Mystical experiences, as I’ve come to understand them, are more likely to occur when we’re younger. I believe this is because as we grow older we construct psychological firewalls to protect us from greater awareness. Awareness can be unsettling. It may leave us out of control.
I never spoke of the experiences to anyone. Maybe they were like the Bible records Mary’s reaction when the angel visits her; she is left wondering what manner of salutation this could be. It was so out of the ordinary. It took me half a lifetime of experience and enough of a vocabulary to even describe for myself what happened. It wasn’t migraines. I knew I had been visited with a fleeting moment of intimacy with whatever it is that constitutes the heart of the universe.
I’ve learned in the meantime that since 1960 science has been investigating the prime building blocks of the universe once assumed to be atoms. Some researchers believe the more fundamental units of all matter are vibrations. A theory has emerged popularly known as the ‘string theory.’ It posits that everything, our bodies included, the planets and the entire natural world is composed of strings that vibrate, and that there is, not only metaphorically, but literally a music of the spheres. These vibrations perform their cosmic symphony, and their combined orchestrations determine how we comprehend what transpires within us, as well as heightening our consciousness of the world around us.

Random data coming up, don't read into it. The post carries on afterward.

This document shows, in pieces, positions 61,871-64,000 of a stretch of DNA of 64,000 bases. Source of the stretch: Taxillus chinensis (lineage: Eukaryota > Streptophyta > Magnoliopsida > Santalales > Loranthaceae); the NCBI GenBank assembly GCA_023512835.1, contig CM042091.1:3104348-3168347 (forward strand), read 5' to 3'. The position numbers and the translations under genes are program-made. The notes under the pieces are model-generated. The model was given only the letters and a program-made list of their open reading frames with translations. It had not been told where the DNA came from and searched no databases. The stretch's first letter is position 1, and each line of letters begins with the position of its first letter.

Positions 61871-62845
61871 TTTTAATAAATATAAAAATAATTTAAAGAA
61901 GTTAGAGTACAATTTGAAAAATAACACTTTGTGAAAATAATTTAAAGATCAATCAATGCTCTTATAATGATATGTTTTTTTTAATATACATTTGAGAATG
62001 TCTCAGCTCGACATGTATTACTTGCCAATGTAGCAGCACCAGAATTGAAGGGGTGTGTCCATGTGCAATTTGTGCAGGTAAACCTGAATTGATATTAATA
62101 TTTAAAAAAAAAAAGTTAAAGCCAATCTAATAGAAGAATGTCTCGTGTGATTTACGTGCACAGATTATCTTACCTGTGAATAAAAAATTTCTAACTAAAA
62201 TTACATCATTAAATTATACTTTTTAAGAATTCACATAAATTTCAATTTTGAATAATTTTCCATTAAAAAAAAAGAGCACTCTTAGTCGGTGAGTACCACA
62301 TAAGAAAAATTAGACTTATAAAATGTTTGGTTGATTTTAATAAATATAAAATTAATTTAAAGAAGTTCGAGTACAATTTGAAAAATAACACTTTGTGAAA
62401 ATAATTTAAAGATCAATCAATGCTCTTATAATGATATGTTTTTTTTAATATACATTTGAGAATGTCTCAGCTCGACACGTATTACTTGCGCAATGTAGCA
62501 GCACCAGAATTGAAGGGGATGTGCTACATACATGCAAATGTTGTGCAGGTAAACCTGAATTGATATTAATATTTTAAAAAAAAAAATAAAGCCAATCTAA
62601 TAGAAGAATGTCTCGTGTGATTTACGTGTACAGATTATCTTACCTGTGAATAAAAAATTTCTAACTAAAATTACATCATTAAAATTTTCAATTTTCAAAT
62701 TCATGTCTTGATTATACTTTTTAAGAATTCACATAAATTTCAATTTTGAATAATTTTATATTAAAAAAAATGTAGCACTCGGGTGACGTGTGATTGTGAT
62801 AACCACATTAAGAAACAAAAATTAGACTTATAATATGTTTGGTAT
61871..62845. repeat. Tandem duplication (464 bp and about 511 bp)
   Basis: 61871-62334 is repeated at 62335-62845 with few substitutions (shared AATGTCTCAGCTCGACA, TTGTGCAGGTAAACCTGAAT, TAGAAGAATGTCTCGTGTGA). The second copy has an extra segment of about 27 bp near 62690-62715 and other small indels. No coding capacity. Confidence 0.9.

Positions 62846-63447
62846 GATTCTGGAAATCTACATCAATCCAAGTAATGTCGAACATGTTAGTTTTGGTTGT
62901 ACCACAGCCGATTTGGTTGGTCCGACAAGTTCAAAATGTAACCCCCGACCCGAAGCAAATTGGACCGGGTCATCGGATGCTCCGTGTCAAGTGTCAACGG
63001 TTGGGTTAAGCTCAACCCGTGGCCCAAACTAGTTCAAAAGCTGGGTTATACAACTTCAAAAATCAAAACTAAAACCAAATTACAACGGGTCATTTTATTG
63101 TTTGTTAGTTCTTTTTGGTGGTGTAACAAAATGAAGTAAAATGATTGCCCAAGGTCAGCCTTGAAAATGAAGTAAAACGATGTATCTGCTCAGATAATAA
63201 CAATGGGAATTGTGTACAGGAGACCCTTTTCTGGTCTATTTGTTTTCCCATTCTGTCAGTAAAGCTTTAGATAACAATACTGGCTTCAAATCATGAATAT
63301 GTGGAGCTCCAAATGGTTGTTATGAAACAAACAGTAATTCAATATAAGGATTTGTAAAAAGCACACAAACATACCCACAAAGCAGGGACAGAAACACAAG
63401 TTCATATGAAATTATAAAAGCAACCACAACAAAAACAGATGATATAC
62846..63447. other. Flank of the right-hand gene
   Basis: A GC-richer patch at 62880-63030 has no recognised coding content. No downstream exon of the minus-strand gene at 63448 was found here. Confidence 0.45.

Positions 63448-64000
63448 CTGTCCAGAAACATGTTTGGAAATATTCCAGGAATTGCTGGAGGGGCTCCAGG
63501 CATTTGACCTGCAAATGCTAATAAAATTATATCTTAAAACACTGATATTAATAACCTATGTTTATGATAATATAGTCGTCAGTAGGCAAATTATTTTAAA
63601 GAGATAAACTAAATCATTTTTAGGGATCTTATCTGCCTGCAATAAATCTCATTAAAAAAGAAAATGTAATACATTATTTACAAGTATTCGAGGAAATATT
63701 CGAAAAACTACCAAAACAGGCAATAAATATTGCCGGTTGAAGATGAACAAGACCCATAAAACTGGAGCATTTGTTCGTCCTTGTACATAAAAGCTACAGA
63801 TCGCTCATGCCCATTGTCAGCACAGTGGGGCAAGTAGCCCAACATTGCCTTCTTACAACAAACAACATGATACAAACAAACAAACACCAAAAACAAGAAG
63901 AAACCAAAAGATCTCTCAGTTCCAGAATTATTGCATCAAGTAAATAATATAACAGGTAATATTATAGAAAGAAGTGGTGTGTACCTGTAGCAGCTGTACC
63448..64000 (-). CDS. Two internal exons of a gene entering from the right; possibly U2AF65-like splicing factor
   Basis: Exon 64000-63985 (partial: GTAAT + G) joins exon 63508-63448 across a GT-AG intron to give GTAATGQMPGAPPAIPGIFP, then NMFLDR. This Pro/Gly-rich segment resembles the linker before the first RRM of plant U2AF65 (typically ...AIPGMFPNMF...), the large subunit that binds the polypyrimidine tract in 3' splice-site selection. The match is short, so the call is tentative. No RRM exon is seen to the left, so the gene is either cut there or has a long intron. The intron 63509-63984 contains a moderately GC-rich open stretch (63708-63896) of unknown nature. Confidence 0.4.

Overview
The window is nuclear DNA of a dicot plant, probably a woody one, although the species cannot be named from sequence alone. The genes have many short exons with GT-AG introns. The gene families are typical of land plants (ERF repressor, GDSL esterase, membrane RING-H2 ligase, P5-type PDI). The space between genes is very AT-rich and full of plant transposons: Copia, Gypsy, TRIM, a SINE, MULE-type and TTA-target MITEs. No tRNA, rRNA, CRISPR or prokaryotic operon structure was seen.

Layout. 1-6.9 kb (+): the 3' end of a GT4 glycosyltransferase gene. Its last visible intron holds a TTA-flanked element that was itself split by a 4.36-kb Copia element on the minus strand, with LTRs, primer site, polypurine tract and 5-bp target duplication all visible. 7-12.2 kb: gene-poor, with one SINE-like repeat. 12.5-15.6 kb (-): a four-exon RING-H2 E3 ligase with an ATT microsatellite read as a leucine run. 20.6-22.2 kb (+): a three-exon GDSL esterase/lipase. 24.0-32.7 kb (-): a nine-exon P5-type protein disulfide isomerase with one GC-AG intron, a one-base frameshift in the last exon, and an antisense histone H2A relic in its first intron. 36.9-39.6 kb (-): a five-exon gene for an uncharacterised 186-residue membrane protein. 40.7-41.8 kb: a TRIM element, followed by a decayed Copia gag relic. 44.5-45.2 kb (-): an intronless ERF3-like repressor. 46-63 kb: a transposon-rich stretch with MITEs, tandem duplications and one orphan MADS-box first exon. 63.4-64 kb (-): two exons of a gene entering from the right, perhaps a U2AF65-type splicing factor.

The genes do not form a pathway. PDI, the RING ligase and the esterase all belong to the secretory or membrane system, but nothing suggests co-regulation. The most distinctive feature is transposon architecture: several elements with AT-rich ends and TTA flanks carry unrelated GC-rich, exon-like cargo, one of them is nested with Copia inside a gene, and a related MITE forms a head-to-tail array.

The mystical experiences reported in the great religions can seem bizarre. I imagine them as blips of basic truths, a peek through the keyhole of the universe In reading about scientific discoveries I’ve found liberation from much of the post-modern world’s spiritual vacuity. The wonders of discovery create spiritual adventures; I am seized by what’s amazing and reverberate with the awe of it.
I’ve wondered whether mathematicians and physicists approach God (at least those who are inclined to) more humbly than theologians. Theology gets preoccupied with establishing moral high ground than standing in awe of a stupendous creation. Math equations demonstrate how stunningly intricate we’re fashioned – “wonderfully and fearfully made” a psalmist once wrote – and how breathtaking a universe we live in. As a boy, long before Einstein formulated the equation E=mc2 he dreamed of riding on a light beam. Call it woo woo if you must but look where it led.
I write this with the belief there are many of us who have had experiences of heightened awareness that don’t seem to fit anywhere. The inclination, because they seem goofy, is to dismiss them. I offer the thought that they may be invitations to discover in the commonplace of our everyday world, what’s extraordinary.
Columnist George Merrill is an Episcopal Church priest and pastoral psychotherapist. A writer and photographer, he’s authored two books on spirituality: Reflections: Psychological and Spiritual Images of the Heart and The Bay of the Mother of God: A Yankee Discovers the Chesapeake Bay. He is a native New Yorker, previously directing counseling services in Hartford, Connecticut, and in Baltimore. George’s essays, some award winning, have appeared in regional magazines and are broadcast twice monthly on Delmarva Public Radio.